The Infliximab Rheumatoid Arthritis Methotrexate Tapering (iRAMT) Protocol
The purpose of the study was to evaluate the ability of a maintenance dosage regimen of infliximab to achieve and sustain at least 40% improvement from baseline in the total joint count in patients with active Rheumatoid Arthritis (RA) during methotrexate tapering.
|Study Design:||Allocation: Non-Randomized
Endpoint Classification: Safety/Efficacy Study
Intervention Model: Single Group Assignment
Masking: Open Label
Primary Purpose: Treatment
|Official Title:||The Infliximab Rheumatoid Arthritis Methotrexate Tapering (iRAMT) Protocol. Tapering Methotrexate in Patients With Rheumatoid Arthritis Beginning Therapy With Infliximab|
- The primary efficacy endpoint is the number (%) of patients on a maintenance dose of infliximab who achieve at least 40% improvement from baseline in the combined tender and swollen joint count and tolerate any reduction in MTX dose at Week 54
- Sustained improvement in signs and symptoms of RA at Week 54, as measured by the percentage improvement from baseline in ACR20 score. Improvement of the ACR20 core set components at Week 54.
|Study Start Date:||December 2001|
|Study Completion Date:||November 2003|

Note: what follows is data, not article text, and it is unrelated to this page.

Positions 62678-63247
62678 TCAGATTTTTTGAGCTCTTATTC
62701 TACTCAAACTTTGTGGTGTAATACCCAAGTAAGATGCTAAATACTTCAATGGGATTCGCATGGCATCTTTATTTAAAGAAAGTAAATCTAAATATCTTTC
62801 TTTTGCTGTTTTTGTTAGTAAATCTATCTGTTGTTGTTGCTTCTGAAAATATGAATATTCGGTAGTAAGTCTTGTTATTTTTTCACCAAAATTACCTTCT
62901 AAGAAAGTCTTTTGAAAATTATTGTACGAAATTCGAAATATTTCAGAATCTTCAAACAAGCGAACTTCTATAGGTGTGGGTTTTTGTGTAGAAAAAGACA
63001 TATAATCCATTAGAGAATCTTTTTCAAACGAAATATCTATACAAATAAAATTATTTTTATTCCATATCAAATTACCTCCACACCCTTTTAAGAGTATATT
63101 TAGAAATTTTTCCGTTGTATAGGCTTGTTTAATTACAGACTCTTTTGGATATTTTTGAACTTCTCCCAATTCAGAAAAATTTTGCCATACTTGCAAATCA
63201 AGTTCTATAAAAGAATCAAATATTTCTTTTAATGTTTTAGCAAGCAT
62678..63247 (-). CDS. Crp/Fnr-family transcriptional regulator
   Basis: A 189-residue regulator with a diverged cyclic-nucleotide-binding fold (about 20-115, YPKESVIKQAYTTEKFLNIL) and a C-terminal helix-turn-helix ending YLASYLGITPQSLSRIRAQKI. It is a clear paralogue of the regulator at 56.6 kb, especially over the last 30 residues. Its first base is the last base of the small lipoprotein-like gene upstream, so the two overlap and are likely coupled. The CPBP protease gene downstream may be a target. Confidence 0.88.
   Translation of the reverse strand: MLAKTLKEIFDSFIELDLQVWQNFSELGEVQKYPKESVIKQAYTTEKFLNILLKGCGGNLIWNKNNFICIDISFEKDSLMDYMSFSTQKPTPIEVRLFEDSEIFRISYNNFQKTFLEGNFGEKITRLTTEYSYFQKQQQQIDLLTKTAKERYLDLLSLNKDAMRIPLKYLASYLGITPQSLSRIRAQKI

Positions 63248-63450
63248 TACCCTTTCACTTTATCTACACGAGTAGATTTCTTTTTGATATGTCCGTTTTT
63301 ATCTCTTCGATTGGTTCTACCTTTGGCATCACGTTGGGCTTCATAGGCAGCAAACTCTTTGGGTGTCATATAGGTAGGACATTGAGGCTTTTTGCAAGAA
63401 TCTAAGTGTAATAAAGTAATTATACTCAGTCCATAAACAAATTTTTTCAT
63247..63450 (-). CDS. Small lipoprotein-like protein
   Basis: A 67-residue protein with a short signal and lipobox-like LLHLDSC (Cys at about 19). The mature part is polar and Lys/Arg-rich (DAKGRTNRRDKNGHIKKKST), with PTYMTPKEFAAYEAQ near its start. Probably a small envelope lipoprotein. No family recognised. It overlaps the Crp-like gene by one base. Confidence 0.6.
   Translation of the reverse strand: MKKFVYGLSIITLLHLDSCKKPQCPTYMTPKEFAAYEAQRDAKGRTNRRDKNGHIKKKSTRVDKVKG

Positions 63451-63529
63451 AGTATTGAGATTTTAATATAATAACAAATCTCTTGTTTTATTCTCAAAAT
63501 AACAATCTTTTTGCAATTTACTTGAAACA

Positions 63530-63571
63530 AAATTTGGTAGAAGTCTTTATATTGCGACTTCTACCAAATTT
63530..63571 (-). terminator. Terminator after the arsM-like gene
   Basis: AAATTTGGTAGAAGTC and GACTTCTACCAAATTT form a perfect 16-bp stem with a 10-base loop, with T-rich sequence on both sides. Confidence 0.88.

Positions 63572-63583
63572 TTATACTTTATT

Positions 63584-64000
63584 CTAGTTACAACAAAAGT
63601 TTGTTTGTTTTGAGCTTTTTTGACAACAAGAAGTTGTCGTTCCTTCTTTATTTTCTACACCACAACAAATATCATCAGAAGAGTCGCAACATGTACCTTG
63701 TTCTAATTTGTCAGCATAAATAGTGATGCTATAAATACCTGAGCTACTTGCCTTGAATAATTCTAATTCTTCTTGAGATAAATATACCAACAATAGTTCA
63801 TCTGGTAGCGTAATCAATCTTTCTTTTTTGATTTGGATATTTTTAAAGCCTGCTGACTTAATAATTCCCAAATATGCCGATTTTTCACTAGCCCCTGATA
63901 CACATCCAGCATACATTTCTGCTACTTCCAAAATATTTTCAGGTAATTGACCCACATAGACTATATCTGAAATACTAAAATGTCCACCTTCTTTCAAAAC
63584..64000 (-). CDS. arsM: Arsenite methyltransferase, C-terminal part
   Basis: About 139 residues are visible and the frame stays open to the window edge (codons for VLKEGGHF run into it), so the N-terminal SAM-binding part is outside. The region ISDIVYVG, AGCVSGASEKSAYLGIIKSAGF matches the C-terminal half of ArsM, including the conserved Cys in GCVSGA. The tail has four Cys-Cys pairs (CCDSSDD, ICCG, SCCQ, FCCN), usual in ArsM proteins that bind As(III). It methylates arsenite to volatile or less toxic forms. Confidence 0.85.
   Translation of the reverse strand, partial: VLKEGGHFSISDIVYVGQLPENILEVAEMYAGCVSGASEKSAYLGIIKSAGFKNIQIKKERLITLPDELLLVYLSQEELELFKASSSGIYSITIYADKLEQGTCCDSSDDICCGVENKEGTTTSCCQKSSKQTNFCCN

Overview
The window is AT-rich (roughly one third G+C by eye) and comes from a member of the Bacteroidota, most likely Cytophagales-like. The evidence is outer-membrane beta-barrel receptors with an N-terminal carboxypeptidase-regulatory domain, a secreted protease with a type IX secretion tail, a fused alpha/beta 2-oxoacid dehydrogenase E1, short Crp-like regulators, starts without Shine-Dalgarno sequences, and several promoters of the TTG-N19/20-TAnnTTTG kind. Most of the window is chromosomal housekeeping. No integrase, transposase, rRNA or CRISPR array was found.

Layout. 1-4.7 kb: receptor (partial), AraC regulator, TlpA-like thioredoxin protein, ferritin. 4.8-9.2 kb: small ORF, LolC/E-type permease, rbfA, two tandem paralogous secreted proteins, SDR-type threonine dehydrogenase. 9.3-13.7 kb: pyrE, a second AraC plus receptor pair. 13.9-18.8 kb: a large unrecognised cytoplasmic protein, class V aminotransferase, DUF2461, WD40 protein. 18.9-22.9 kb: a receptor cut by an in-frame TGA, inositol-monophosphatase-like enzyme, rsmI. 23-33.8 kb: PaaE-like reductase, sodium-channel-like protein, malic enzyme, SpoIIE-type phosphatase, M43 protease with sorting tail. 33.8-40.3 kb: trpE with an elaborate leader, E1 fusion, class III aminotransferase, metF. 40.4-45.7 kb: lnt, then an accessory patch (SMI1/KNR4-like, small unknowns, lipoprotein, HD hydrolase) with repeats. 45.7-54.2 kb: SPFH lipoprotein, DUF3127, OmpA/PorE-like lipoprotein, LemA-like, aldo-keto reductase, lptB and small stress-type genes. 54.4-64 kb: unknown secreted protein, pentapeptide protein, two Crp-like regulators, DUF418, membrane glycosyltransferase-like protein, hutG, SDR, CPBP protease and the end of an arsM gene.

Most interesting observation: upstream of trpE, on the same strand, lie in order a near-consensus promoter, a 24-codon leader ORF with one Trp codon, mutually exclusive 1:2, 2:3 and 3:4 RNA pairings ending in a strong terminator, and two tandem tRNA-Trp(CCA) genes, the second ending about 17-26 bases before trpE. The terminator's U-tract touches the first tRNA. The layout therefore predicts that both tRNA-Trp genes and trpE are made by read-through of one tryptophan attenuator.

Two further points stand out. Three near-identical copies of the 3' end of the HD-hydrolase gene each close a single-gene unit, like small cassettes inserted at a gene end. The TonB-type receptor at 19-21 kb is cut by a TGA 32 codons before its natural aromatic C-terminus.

Rheumatoid arthritis (RA) is a chronic autoimmune disorder of unknown etiology that occurs in approximately one percent of the population. Current therapy for RA comprises non-steroidal anti-inflammatory drugs (NSAIDs) in early stages of the disease, ultimately giving way to oral glucocorticoids and the disease-modifying anti-rheumatic drugs (DMARDs) as the disease progressively worsens. Therapy with DMARDs (e.g., D-penicillamine, auranofin, hydroxychloroquine, azathioprine, methotrexate) is not ideal in that they generally have a slow onset of action (measured in months), variable levels of effectiveness, and dose-limiting toxicity. Methotrexate (MTX) has become the DMARD of choice of many rheumatologists because of its faster mode of action and better record of prolonged use. However, despite the use of high doses of MTX, many patients only experience partial relief of symptoms and still have features of active disease. The current product labeling provides for a range of infliximab doses. Four fixed maintenance dose regimens proved to be safe and efficacious in the Anti-TNF Trial in Rheumatoid Arthritis with Concomitant Therapy (ATTRACT) trial. However, the efficacy of incremental dose titration in patients with RA who have not achieved or maintained a clinically important improvement from baseline status has not been established in a clinical trial setting. Additionally, whether MTX tapering is possible in those patients who have achieved a clinically important improvement from baseline status has not been demonstrated. The iRAMT trial utilizes a prescribed strategy for infliximab dose titration in the event that individuals do not achieve a 40% improvement in the combined swollen and tender joint count, or have a disease flare or recurrent worsening. The iRAMT trial defines a clinically important improvement as at least a 40% improvement from baseline. Once the 40% improvement is achieved, MTX tapering will be initiated as appropriate for the specific patient. The primary efficacy endpoint is the number (%) of patients on a maintenance dose of infliximab who achieve at least 40% improvement from baseline in the combined tender and swollen joint count and tolerate any reduction in MTX dose at Week 54. Hence, this trial will provide information regarding an infliximab dose titration strategy as well as a MTX tapering schedule in those patients responding to therapy. The iRAMT trial will examine, in a manner consistent with clinical practice, if a schedule of infliximab maintenance will allow for tapering of MTX to occur. Patients will receive Infliximab infusions at a minimum dose of 3 mg/kg at Weeks 0, 2, 6 and every 8 weeks thereafter until Week 46. During the study, the dose of infliximab may be increased by single 100-mg vials using a specified regimen up to a maximum of 10 mg/kg every 4 weeks.